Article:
Pertussis (Whooping Cough)
An increase in the incidence of pertussis has been observed in the ACT, with a large number of cases occurring amongst school aged children. A similar increase has been observed in NSW.
Current information on numbers of cases can be found on the National Notifiable Diseases Surveillance System website. The NSW Health website also contains some important information about preventing the spread of pertussis.
Pertussis is a bacterial respiratory illness which causes persistent bouts of coughing.
Although it is usually not medically serious in school age children or adults, symptoms can last for several weeks.
Infants less than 12 months of age are particularly susceptible to pertussis and can become very unwell if exposed to this infection.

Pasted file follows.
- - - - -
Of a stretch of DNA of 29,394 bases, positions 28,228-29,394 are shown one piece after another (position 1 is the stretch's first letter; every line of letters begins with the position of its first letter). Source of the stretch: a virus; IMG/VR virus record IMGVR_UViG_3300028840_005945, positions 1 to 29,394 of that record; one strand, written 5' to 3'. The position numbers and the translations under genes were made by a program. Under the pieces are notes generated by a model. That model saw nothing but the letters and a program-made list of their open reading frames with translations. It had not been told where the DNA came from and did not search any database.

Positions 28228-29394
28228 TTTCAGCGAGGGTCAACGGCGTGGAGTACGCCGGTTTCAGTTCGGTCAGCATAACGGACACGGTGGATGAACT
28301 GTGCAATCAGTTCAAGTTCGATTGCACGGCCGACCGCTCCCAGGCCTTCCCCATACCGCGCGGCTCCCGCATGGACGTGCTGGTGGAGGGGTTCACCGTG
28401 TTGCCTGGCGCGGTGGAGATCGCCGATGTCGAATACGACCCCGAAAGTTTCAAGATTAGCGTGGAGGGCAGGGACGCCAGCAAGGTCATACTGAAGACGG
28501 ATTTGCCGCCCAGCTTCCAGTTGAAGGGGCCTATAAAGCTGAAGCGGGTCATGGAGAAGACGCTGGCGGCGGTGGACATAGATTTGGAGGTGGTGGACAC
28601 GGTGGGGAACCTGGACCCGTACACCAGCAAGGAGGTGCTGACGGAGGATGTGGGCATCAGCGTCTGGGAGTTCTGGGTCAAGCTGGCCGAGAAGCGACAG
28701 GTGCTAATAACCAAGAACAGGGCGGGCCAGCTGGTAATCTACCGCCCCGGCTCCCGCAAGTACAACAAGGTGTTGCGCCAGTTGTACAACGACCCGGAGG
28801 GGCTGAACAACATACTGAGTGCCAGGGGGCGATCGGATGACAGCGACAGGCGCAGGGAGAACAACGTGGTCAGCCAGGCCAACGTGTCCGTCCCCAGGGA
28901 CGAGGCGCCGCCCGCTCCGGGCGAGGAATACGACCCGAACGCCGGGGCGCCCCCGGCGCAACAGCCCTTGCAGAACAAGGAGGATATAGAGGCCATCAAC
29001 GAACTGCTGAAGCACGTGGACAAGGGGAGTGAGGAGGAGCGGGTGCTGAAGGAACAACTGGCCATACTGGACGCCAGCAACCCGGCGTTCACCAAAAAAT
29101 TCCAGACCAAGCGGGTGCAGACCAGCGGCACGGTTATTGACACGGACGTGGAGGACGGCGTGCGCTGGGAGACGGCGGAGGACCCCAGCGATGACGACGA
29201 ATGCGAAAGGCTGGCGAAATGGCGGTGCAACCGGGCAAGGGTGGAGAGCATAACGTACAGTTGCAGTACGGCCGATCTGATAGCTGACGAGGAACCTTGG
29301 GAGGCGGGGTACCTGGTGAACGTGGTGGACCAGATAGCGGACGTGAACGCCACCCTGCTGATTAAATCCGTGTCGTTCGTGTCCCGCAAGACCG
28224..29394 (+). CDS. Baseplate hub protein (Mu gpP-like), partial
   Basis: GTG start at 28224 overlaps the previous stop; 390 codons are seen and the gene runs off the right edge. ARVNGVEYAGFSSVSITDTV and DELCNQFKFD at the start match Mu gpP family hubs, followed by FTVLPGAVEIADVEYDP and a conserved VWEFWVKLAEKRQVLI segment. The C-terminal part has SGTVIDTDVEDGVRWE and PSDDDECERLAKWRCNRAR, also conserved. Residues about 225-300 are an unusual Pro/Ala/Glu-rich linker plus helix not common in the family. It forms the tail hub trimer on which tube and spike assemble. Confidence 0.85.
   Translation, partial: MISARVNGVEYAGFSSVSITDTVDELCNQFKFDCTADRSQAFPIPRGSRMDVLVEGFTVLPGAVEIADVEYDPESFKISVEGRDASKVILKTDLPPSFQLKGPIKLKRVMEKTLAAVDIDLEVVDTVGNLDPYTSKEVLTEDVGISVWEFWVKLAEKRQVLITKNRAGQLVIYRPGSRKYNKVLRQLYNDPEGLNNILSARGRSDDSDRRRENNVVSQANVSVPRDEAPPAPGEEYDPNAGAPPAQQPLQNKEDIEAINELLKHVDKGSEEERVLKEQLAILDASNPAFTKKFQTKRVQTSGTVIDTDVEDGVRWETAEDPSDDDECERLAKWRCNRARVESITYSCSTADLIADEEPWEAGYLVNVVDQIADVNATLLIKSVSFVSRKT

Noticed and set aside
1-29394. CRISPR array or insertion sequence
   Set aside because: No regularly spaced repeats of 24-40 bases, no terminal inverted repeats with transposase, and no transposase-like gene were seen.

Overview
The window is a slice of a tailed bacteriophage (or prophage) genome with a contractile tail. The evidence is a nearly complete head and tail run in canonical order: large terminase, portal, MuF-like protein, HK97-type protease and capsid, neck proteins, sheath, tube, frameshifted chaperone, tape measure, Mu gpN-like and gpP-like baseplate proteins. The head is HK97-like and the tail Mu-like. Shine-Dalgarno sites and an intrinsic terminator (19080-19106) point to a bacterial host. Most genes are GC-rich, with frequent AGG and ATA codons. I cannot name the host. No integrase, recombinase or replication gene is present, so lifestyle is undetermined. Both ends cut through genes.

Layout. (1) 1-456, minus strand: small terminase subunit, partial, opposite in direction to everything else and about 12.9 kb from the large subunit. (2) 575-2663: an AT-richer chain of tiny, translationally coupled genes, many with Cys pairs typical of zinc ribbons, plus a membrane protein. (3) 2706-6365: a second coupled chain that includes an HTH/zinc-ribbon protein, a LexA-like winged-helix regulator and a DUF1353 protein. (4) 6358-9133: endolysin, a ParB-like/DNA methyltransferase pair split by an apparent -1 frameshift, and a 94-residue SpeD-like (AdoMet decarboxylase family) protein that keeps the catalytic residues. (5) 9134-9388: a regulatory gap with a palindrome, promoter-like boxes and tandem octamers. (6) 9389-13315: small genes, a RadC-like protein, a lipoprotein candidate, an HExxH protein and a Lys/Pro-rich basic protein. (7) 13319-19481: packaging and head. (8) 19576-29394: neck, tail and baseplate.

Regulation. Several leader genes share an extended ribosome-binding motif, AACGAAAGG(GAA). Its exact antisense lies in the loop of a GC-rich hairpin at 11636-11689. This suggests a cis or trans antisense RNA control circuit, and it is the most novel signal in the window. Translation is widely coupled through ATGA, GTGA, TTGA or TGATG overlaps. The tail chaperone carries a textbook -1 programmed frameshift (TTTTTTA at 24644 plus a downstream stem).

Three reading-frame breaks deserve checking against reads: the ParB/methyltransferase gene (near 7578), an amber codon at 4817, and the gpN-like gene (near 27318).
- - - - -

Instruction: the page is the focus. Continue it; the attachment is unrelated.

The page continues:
The following steps are recommended to stop transmission of the disease:
- Anyone with a cough or any other respiratory symptoms should see their General Practitioner (GP) for medical assessment.
- Any person who is confirmed as having pertussis should be excluded from school/childcare/work/social activities until they are no longer infectious (i.e. have been coughing for more than 3 weeks or have completed five days of an appropriate antibiotic).
- Immunisation remains the most effective way to avoid pertussis infection. It is important to double check children are fully up to date with their immunisations. A pertussis vaccine is also available for adults via private prescription.
What else can you do to protect your baby?
- Ensure your baby is vaccinated on time, this can be done from 6 weeks of age.
- Keep your baby away from anyone with a coughing illness.
- Ensure everyone in your household is up to date with their vaccinations.
- Be on the lookout for symptoms of pertussis and consult your GP if concerned (See fact sheet).